Pope Death-Watchers: Today’s New York Times has a funny piece on the haplessness of media pundits who have basically been waiting for John Paul II to die or retire…for the past ten years. Well, they’re at it again, now that the pontiff is flying back to his native Poland for a visit:

For at least a decade, publishing industry executives have been lining up books about the old pope or the new pope or the process by which the Roman Catholic Church makes the transition from one to the other.

When Robert Blair Kaiser, who covers the Vatican for Newsweek, got his advance from executives at Alfred Knopf three years ago, all of the parties involved were satisfied that the money would be more than enough to tide him over until the big event.

“I thought and they thought he would be gone by now,” said Mr. Kaiser, referring to the pope.

But, he added, “I’ve pretty much used up my advance, and now my editors are hoping that I’ll outlive the pope.” Mr. Kaiser is 71.

The field of expected books is so crowded that the title that Mr. Kaiser chose for his, “The Making of a Pope,” is virtually identical to the one that the Rev. Andrew Greeley, a prominent Catholic sociologist, chose for his.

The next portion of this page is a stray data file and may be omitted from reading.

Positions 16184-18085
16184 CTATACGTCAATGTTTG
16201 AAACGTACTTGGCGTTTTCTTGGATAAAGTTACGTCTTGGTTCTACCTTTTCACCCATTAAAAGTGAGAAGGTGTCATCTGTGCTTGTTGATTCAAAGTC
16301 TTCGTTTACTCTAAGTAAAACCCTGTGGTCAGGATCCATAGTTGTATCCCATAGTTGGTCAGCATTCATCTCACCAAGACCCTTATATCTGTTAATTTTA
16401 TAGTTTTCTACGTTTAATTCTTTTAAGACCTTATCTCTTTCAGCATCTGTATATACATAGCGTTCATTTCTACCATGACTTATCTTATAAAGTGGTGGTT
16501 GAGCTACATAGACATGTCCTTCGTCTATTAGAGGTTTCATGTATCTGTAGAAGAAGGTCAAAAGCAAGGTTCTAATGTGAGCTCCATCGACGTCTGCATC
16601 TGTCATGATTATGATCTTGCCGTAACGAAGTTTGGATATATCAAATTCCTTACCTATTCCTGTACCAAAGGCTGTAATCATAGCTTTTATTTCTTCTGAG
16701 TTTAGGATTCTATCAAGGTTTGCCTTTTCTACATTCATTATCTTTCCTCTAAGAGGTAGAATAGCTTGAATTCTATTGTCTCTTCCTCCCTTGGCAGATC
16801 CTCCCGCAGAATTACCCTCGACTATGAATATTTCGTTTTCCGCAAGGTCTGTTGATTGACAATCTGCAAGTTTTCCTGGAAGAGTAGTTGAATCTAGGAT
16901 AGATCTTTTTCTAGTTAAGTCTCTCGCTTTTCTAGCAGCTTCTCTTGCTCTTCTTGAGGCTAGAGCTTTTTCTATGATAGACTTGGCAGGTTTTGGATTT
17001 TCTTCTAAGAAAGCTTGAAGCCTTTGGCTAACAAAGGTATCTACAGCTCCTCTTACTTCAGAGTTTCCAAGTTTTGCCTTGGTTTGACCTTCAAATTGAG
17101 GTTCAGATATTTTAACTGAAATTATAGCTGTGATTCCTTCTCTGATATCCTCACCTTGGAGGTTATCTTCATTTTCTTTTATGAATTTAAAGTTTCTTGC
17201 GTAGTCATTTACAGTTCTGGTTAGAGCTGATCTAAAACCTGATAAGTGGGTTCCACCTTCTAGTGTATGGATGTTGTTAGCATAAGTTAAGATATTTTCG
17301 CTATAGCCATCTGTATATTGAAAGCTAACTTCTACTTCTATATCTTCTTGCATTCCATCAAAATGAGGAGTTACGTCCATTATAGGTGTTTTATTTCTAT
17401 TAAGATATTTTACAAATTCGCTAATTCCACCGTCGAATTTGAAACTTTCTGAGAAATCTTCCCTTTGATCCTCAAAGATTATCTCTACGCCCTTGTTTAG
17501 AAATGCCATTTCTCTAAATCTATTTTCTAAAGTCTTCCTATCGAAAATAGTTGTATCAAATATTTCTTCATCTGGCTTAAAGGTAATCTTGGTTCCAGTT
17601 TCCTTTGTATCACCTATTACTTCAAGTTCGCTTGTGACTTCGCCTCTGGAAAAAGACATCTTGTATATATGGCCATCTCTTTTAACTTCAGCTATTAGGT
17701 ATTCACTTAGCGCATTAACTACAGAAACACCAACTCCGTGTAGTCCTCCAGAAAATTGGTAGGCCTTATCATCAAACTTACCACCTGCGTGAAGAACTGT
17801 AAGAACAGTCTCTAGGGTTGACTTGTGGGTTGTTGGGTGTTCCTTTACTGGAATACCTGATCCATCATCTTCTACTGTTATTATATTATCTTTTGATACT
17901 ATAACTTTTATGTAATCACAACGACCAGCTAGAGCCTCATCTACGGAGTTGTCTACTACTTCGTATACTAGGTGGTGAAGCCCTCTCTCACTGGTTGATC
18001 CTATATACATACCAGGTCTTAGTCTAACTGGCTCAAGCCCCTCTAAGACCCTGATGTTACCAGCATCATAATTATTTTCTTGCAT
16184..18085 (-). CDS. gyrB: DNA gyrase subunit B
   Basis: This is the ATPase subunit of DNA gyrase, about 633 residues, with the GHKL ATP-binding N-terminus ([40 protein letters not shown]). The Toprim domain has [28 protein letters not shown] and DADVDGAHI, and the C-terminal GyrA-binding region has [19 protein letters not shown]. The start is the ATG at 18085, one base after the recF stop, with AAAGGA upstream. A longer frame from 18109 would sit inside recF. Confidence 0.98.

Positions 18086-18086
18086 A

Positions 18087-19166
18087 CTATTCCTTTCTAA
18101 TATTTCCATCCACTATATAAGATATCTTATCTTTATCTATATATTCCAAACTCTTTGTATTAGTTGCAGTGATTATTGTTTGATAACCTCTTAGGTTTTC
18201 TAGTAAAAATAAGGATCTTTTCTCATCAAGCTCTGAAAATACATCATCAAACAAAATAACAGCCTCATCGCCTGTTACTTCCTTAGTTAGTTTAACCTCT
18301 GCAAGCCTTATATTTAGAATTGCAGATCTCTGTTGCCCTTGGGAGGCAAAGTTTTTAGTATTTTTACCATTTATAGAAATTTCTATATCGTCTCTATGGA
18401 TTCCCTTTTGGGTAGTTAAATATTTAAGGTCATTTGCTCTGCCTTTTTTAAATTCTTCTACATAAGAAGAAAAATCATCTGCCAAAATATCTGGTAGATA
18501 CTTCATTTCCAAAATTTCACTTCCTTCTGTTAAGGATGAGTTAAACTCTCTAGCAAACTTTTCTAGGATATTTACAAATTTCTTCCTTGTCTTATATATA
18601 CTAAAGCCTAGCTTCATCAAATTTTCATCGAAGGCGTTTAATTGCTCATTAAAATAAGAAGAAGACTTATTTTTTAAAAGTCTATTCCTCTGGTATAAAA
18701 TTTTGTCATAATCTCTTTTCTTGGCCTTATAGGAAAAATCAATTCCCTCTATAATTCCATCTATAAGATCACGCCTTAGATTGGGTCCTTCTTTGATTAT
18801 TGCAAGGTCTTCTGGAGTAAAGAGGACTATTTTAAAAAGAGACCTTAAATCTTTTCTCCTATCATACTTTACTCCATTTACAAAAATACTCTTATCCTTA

Father Greeley’s is to be called “The Making of the Pope,” followed by a reference to whichever year that new pope ends up being made. He said he struck his deal with Little, Brown 10 years ago.

The authors of post-conclave books may have a tough time meeting contractual obligations to have their manuscripts ready within weeks or months of the big event. Most of these experts have also signed with one of the major American television networks to provide on-air commentary when the conclave happens.

ABC News has exclusive rights during that period to the Rev. Richard McBrien, a Notre Dame University professor, who said he sealed his deal with the network five years ago. ABC News also has dibs on Father Greeley, while Mr. Kaiser will be analyzing the proceedings for CBS News.

In many cases, experts on the Catholic Church have already given interviews for ready-made retrospectives on John Paul’s life, and they continue to give new ones every few months.

The Rev. Thomas Reese, editor of the Jesuit journal America, said he began doing that 10 years ago, not just for television correspondents but also for newspaper writers working on obituaries of John Paul.

“They’ve got these things in the file, in the can,” said Father Reese, who said he will probably be an expert commentator on CNN. “The TV ones ? you’ll see me with no gray hair and with gray hair and with various hair styles and different glasses on. You’ll be able to date the interviews by counting the wrinkles.”